The Forgotten Guardians: Journeying with the Veddas of Sri Lanka

The Forgotten Guardians: Journeying with the Veddas of Sri Lanka

The Veddas are an indigenous people in Sri Lanka, primarily inhabiting the eastern part of the country, particularly the region of Bintenna and the Uva Province. They are considered one of the earliest inhabitants of the island and have a rich cultural heritage that spans thousands of years. The Veddas have a distinct language, customs, and a unique way of life that sets them apart from other communities in Sri Lanka.

Historically, the Veddas lived as hunter-gatherers, relying on the forest for their sustenance. They practiced a traditional subsistence lifestyle, hunting game, gathering honey, fruits, and tubers, and utilizing their knowledge of the forest for survival. However, over time, the encroachment of modern development and deforestation has severely impacted their traditional way of life, forcing many Veddas to adapt to new ways of living.

Veddas are believed to be the descendants of the island’s earliest inhabitants, possibly dating back to the prehistoric period. They have a unique genetic and anthropological profile, characterized by their dark complexion, curly hair, and distinct physical features. They have also maintained their own language, known as Veddah, which is classified as a distinct language within the larger Dravidian language family.

Vedda society traditionally had a simple social structure, consisting of small bands or groups led by a chief or headman. They practiced a form of animism, believing in the spirits and supernatural forces that governed the natural world. Their spiritual beliefs and practices were deeply connected to the forest, and they held a profound respect for nature.

The Veddas of Sri Lanka historically practiced hunting as a means of subsistence, and they developed specific techniques and rituals associated with their hunting practices. These techniques and rituals were deeply rooted in their cultural beliefs and their close connection with the forest. Here are some insights into the hunting techniques and rituals of the Vedda people:

Hunting Techniques:

Bow and Arrow:

The Veddas were skilled archers and used bows and arrows as their primary hunting weapons. They crafted bows from flexible tree branches and arrows from bamboo or reeds. The arrows were tipped with barbs or poison to increase their effectiveness.

Traps and Snares:

Veddas employed various types of traps and snares to capture animals. These included pitfall traps, where a deep hole was dug and covered with leaves or branches, as well as snare traps made from vines or ropes that were strategically placed along animal paths.

Tracking and Ambush:

Veddas had a profound knowledge of animal behaviour and the ability to track them in the forest. They would carefully observe animal tracks, signs, and behaviour to anticipate their movements. Veddas would often set up ambushes near water sources or known animal feeding grounds, patiently waiting for their prey.

Fire Hunting:

Fire hunting was another technique employed by the Veddas. They would start controlled fires in specific areas of the forest, creating a ring of fire. This would drive animals towards waiting hunters or into traps, making it easier to capture them.

Rituals Associated with Hunting:



Pali is a hunting ritual performed by the Veddas to seek the blessings and
protection of the forest spirits before embarking on a hunt. It involved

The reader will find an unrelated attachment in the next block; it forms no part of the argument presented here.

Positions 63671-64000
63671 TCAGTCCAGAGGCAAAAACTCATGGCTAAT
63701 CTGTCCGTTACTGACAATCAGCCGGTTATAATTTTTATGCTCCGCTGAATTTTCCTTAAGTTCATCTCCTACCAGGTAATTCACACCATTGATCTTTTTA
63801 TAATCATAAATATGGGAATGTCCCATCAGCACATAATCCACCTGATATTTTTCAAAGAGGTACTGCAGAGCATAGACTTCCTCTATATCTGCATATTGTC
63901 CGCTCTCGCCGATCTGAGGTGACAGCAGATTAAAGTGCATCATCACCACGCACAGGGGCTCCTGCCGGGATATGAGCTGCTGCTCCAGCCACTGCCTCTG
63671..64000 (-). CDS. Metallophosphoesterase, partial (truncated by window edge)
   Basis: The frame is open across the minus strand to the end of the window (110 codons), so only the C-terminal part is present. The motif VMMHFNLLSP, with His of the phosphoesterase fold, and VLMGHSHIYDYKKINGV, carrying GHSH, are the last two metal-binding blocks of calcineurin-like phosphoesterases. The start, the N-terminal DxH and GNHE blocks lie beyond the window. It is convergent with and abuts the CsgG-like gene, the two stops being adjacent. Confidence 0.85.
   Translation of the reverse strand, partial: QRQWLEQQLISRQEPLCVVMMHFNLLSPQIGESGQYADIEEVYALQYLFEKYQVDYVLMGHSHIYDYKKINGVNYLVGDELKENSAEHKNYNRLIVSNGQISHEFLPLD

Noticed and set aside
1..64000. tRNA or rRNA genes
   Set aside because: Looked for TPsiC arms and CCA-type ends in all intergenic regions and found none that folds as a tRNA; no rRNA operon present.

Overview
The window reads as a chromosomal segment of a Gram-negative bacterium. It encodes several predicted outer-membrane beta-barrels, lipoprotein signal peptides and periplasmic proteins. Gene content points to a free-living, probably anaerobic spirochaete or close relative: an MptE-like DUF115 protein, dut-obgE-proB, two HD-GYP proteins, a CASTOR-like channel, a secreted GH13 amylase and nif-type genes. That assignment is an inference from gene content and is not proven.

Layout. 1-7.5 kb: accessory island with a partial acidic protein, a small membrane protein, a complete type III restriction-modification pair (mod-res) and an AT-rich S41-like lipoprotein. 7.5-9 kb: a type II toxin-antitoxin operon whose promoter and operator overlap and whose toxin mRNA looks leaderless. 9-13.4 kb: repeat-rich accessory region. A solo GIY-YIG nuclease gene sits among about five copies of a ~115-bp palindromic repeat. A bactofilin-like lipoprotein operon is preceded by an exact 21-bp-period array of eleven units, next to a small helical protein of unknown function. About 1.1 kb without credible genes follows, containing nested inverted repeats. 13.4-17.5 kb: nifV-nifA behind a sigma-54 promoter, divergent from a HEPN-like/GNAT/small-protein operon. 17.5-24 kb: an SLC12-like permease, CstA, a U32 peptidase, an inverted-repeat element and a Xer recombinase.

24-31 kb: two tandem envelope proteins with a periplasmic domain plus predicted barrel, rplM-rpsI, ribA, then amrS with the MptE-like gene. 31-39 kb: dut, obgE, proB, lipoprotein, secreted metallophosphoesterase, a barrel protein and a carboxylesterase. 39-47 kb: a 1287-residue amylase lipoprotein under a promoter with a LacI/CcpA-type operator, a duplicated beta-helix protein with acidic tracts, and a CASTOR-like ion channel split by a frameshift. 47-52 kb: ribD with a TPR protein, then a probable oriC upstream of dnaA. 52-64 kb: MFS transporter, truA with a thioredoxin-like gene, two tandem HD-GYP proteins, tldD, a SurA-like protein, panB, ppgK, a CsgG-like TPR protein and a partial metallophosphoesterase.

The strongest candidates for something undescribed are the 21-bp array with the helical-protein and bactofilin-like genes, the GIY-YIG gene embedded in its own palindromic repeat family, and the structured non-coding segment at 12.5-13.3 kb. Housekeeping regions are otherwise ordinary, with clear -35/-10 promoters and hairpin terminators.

offerings, chants, and dances to appease the spirits and gain their favour.


Thovil is a traditional healing and exorcism ritual practiced by the Veddas. In the context of hunting, it was believed that certain animals possessed supernatural powers or were inhabited by malevolent spirits. The Veddas would perform Thovil ceremonies to cleanse themselves and seek protection from any potential harm while hunting these animals.

Thanksgivings: After a successful hunt, the Veddas would express gratitude to the forest spirits and the animal that provided them with sustenance. They would perform thanksgiving rituals, which involved offerings and prayers to honour the spirits and express their appreciation.

These hunting techniques and rituals were not only practical for survival but also served as a means to establish a spiritual connection with nature and maintain a respectful relationship with the animals they hunted. It’s important to note that with changes in societal dynamics and the conservation of wildlife, the traditional hunting practices of the Veddas have significantly declined in recent times.

With the influences of modernization and external cultures, the Vedda community has undergone significant changes in recent decades. Many Veddas have integrated into mainstream society, adopting the language, customs, and religious practices of the majority Sinhalese and Tamil communities. As a result, the number of Veddas who continue to live a traditional lifestyle has dwindled, and their distinct cultural practices and knowledge of the forest are in danger of being lost.

Efforts have been made by the Sri Lankan government and various organizations to preserve and promote Vedda culture. Initiatives have been undertaken to document their language, traditions, and ecological knowledge. Additionally, there have been attempts to provide education, healthcare, and economic opportunities for the Vedda community while respecting their unique identity.

The Veddas of Sri Lanka are an indigenous group with a long history and a distinct cultural heritage. Their traditional lifestyle as hunter-gatherers in the forests has been impacted by modernization, but efforts are being made to preserve their culture and way of life. The Veddas continue to be an important part of Sri Lanka’s cultural diversity and a reminder of the island’s ancient roots.

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